In the end though, it was field experience from a number of progressive farmers in Punjab who had taken up direct seeding on their own that spurred the University to begin a new round of experiments. The farmers claimed that they were successfully using direct seeding to grow rice, with no negative impact on yield. Around the same time, says Sidhu, a new generation of weedicides appeared on the market, allowing for a very effective suppression of weeds without standing water.
Positive results from the PAU’s own research led the University to issue a temporary recommendation to farmers for direct seeding, pending further field tests.
What is the downside? According to Sidhu, compared to using tensiometers, farmers were less enthusiastic about direct seeding, probably because it requires a completely different method of cultivation over conventional practices, and germination failure can also be an issue.
On the other hand, direct seeding of rice—especially if using weedicdes—is substantially more labor-efficient than conventional rice planting. Given the emerging issue of serious labor-shortages in the state of Punjab, techniques like direct-seeding could become much more popular fast.
And what about concern over increased use of weedicides? Sidhu says that we don’t know if there will be negative consequences from the weedicides used on direct-seeded fields. But given the emerging concern in Punjab and elsewhere over rising rates of cancer and ecological damage, it would seem to be an issue to take seriously.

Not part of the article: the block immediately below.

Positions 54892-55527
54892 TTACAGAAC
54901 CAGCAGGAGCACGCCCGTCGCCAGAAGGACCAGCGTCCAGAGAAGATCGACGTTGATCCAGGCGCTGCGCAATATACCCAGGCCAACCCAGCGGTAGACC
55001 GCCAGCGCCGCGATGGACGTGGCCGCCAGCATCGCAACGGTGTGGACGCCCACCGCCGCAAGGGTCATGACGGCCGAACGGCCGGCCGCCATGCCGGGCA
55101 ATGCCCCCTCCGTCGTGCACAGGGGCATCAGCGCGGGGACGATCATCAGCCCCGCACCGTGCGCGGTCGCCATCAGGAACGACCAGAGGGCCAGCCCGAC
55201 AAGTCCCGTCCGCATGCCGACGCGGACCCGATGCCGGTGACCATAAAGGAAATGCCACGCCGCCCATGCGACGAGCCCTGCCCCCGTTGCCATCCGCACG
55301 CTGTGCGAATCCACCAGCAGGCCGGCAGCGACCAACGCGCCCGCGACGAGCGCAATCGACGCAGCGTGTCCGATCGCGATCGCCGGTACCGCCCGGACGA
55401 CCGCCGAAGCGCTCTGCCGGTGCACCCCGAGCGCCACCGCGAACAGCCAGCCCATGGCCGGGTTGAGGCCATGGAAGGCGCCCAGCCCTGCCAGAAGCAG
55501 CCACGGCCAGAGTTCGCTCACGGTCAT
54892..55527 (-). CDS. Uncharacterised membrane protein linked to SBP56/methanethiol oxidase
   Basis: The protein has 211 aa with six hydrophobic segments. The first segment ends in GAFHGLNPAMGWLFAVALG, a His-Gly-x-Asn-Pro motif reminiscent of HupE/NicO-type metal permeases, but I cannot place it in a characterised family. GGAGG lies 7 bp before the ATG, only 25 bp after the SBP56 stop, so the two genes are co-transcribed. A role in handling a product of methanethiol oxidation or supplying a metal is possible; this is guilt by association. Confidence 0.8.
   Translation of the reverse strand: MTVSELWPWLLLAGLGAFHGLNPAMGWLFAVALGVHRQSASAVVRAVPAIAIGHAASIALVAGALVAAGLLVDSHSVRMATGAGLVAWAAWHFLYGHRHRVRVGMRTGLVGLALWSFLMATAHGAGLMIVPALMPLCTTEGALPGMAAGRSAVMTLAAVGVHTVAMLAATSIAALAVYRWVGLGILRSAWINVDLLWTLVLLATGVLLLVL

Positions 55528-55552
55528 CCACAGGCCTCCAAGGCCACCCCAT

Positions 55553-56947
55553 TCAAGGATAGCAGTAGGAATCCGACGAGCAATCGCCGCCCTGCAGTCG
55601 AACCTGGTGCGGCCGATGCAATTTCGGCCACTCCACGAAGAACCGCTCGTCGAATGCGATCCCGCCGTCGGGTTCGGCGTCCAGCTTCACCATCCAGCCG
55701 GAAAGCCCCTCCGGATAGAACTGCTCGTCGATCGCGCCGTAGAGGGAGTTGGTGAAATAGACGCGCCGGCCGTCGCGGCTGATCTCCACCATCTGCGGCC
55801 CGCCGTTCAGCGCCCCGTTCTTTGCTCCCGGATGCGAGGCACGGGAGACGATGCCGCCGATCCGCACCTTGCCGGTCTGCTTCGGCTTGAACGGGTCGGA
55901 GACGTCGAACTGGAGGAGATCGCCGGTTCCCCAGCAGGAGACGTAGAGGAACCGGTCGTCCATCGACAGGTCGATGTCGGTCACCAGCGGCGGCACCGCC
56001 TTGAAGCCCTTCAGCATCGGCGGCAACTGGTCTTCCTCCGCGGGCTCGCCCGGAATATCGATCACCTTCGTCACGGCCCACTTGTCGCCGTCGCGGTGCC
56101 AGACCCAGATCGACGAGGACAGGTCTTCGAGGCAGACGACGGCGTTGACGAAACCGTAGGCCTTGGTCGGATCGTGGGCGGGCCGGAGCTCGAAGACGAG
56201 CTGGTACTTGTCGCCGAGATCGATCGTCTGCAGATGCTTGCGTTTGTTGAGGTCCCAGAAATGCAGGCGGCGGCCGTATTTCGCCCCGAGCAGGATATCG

Retired professor SS Johl, a long time luminary in the world of Punjab agricultural research, believes that it is possible to use direct-seeded cultivation without application of weedicides—if one has the labor. He points out that with direct seeding of rice, the labor saved upfront on transplanting can be applied later to weeding. “If you have the labor,” he says, “you should not apply weedicide.”
As a senior professor at PAU since the 1960s, Johl was a key player in Punjabi agriculture for decades, and was one of many agricultural experts who presided over the Green Revolution—known for greatly increasing food production by increasing inputs of water, pesticide and artificial fertilizer. In recent years, however, Professor Johl has become an advocate of conservation agriculture—water efficient and organic when possible.
Professor Johl started experimenting with direct-seeded rice in his own fields a few years ago. On his own fields, he says, he has recently realized a water savings of over 75 percent through direct seeding, albeit with about 10 percent loss of yield.
Most farmers don’t want to take even a 10 percent loss of income—understandably. But considering the gravity of the groundwater crisis, isn’t the possibility of saving such a vast amount of water a source of hope?
To learn more about the Columbia Water Center/Punjab Agricultural University direct seeding project, watch an interview with Kamal Vatta and Rajinder Sidhu on Youtube.